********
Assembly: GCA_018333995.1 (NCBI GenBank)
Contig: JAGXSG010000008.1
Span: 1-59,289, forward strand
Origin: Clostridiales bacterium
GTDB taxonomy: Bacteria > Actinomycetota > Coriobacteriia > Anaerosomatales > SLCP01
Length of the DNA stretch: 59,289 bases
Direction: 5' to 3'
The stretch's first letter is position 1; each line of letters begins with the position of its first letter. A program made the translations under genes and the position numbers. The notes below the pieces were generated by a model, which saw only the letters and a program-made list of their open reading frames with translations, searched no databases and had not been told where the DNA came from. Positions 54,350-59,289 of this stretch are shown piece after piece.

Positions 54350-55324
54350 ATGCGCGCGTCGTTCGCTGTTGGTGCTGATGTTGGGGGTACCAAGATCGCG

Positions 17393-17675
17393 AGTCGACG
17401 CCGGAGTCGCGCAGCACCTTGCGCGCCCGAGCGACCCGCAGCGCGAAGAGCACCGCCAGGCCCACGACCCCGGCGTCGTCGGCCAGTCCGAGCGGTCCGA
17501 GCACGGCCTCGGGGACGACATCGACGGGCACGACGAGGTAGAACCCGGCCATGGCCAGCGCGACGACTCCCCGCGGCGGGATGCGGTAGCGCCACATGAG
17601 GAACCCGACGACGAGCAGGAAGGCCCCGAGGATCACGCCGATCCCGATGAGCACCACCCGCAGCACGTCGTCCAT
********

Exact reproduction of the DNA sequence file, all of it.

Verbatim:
Assembly: GCA_018333995.1 (NCBI GenBank)
Contig: JAGXSG010000008.1
Span: 1-59,289, forward strand
Origin: Clostridiales bacterium
GTDB taxonomy: Bacteria > Actinomycetota > Coriobacteriia > Anaerosomatales > SLCP01
Length of the DNA stretch: 59,289 bases
Direction: 5' to 3'
The stretch's first letter is position 1; each line of letters begins with the position of its first letter. A program made the translations under genes and the position numbers. The notes below the pieces were generated by a model, which saw only the letters and a program-made list of their open reading frames with translations, searched no databases and had not been told where the DNA came from. Positions 54,350-59,289 of this stretch are shown piece after piece.

Positions 54350-55324
54350 ATGCGCGCGTCGTTCGCTGTTGGTGCTGATGTTGGGGGTACCAAGATCGCG

Positions 17393-17675
17393 AGTCGACG
17401 CCGGAGTCGCGCAGCACCTTGCGCGCCCGAGCGACCCGCAGCGCGAAGAGCACCGCCAGGCCCACGACCCCGGCGTCGTCGGCCAGTCCGAGCGGTCCGA
17501 GCACGGCCTCGGGGACGACATCGACGGGCACGACGAGGTAGAACCCGGCCATGGCCAGCGCGACGACTCCCCGCGGCGGGATGCGGTAGCGCCACATGAG
17601 GAACCCGACGACGAGCAGGAAGGCCCCGAGGATCACGCCGATCCCGATGAGCACCACCCGCAGCACGTCGTCCAT